Intel has received approval to build a $2.5 billion chip-manufacturing plant
in China amid booming Chinese demand for chips used in personal computers and
mobile phones, the government said Tuesday.The factory is planned in
Dalian, Northeast China's Liaoning Province, the National Development
and Reform Commission, the country's top economic planning agency, said on its
Intel, the world's largest semiconductor maker, has not revealed plans to
build a chip plant in Dalian. Intel officials in Beijing and the chipmaker's
headquarters in Santa Clara, California, declined to comment, saying the company
has not made a formal announcement.
Demand for chips in China has soared as the country has risen to become the
world's largest population of mobile phone users and as computer sales grow
The government wants Chinese companies to spend more on developing profitable
technology and is encouraging foreign companies to move high-tech facilities to
The Intel factory approved for Dalian would use 90-nanometer technology, the
NDRC announcement said.
One key way the chip industry measures manufacturing sophistication is the
size of the circuitry, and the process Intel plans to use in the China facility
means the chip parts will be shrunken down to 90 nanometers, or 90 billionths of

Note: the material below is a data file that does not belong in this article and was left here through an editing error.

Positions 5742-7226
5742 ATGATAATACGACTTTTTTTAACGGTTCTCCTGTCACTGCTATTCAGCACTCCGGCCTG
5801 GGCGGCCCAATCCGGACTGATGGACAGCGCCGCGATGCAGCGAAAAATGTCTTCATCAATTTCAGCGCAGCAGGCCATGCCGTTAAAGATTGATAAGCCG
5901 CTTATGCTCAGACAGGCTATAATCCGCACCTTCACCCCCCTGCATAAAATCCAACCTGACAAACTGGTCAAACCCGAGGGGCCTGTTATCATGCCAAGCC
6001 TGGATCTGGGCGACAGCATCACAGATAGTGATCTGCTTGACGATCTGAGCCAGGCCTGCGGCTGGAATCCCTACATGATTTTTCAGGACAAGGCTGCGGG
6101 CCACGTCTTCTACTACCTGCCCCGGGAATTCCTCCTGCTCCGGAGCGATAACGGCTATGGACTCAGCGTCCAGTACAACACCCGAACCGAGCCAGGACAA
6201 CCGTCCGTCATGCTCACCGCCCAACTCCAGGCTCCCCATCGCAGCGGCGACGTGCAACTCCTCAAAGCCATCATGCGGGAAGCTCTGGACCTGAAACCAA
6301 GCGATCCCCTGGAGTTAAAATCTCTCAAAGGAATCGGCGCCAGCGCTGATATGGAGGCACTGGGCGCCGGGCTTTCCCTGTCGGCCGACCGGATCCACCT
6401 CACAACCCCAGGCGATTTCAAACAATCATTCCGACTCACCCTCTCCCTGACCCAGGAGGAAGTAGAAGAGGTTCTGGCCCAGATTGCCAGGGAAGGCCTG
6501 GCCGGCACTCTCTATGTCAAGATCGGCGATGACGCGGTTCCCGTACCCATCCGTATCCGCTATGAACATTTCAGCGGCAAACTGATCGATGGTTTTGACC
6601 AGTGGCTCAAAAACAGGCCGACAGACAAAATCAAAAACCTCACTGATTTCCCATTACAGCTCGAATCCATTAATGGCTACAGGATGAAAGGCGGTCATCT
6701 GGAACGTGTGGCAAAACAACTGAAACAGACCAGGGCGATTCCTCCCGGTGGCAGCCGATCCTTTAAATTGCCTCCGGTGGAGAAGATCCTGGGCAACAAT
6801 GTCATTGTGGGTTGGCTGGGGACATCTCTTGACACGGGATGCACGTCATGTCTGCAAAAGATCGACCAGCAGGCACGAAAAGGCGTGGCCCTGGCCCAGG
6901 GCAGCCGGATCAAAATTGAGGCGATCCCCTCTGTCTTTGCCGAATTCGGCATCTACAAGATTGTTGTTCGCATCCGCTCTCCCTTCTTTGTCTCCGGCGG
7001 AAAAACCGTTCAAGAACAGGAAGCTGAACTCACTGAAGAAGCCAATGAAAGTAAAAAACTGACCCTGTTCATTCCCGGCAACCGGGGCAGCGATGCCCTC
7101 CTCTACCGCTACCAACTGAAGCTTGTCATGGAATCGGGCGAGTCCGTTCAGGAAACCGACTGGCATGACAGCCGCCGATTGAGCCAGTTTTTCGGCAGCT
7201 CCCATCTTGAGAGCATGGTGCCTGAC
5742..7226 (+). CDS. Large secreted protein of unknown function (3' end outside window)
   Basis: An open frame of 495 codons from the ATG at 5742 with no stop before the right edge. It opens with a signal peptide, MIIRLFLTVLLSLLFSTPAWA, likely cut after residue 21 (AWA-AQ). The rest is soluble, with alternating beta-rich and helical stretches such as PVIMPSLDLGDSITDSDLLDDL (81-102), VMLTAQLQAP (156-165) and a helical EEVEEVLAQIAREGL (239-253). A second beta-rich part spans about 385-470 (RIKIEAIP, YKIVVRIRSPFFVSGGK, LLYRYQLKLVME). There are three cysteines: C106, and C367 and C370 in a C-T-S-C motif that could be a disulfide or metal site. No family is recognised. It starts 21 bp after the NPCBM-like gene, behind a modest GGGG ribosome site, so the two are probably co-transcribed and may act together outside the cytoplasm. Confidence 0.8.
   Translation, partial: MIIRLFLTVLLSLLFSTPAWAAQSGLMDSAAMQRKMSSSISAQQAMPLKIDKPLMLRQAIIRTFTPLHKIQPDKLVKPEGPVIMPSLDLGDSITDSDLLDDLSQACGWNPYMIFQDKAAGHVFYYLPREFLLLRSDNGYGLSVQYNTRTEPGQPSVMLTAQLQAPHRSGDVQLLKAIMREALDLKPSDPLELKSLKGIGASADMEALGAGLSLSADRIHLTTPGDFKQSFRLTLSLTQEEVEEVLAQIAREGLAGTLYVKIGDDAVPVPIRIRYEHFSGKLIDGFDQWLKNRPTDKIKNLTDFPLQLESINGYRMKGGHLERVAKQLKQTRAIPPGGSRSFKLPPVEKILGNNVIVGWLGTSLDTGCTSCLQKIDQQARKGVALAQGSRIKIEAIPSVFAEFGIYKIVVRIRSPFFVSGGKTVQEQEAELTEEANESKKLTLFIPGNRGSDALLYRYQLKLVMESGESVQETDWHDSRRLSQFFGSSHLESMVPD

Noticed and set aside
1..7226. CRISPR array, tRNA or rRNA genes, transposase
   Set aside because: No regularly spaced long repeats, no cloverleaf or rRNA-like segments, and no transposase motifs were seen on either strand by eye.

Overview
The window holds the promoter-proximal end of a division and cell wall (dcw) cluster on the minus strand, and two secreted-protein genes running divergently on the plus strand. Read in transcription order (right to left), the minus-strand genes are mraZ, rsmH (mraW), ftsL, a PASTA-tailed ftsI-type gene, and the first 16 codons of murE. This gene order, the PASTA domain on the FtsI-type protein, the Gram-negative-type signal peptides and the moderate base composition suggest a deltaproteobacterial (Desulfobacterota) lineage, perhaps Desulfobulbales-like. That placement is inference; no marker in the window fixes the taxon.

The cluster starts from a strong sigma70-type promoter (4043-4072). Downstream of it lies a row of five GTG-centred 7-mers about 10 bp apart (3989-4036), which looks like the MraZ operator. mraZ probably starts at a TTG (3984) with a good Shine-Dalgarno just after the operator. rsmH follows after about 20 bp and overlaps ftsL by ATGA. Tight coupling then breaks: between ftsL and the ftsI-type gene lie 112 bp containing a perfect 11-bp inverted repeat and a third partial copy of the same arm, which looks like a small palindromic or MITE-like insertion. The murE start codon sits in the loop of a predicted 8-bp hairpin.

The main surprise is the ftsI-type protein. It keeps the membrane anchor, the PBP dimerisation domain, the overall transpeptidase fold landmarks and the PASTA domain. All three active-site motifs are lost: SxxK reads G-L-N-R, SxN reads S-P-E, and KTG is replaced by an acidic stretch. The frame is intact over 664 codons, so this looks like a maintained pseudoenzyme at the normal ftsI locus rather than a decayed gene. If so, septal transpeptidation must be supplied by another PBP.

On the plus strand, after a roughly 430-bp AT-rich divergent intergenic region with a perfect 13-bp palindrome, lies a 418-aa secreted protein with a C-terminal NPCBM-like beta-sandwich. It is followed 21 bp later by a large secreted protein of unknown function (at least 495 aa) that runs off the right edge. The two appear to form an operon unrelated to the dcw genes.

That suggests that Intel plans to use the facility to manufacture flash
memory chips and chipsets, which act as a PC's central nervous system by sending
data from the microprocessor to other parts of the computer.
Intel currently uses the 90-nanometer process at factories in California, New
Mexico, Ireland and Israel to make chipsets and flash memory chips based on the
It also makes flash chips based on the NAND
architecture on the 90-nanometer process through a joint venture with memory
chipmaker Micron Technology Inc. NAND flash is a type of memory used in digital
music players and digital cameras.
Intel and Advanced Micro Devices are spending heavily to upgrade their
factories in other parts of the world to handle microprocessors that need more
advanced technology than factories producing chipsets and flash memory. The
smaller circuitry allows companies to drive down production costs and boost
performance by squeezing more transistors onto the same slice of silicon.
Intel currently makes most of its advanced microprocessors on 65-nanometer
technology and said production is slated to begin in the second half of this
year on the next-generation 45-nanometer technology. The transistors on chips
built on the 45-nanometer process are so small that 30 million of them could fit
onto the head of a single pin.
Intel has 6,000 employees in China and factories in Shanghai and the western
city of Chengdu making memory chips, microprocessors and other products,
according to the company's website.
The Intel facility in Dalian would be one of China's biggest single
foreign-financed projects if the company invested the full $2.5 billion (euro1.9
billion) cited in the government announcement.
The biggest foreign investment in China to date is a $4.3 billion (euro3.27
billion) petrochemical plant being built by Royal Dutch/Shell Group and two
Chinese partners on the country's southeastern coast.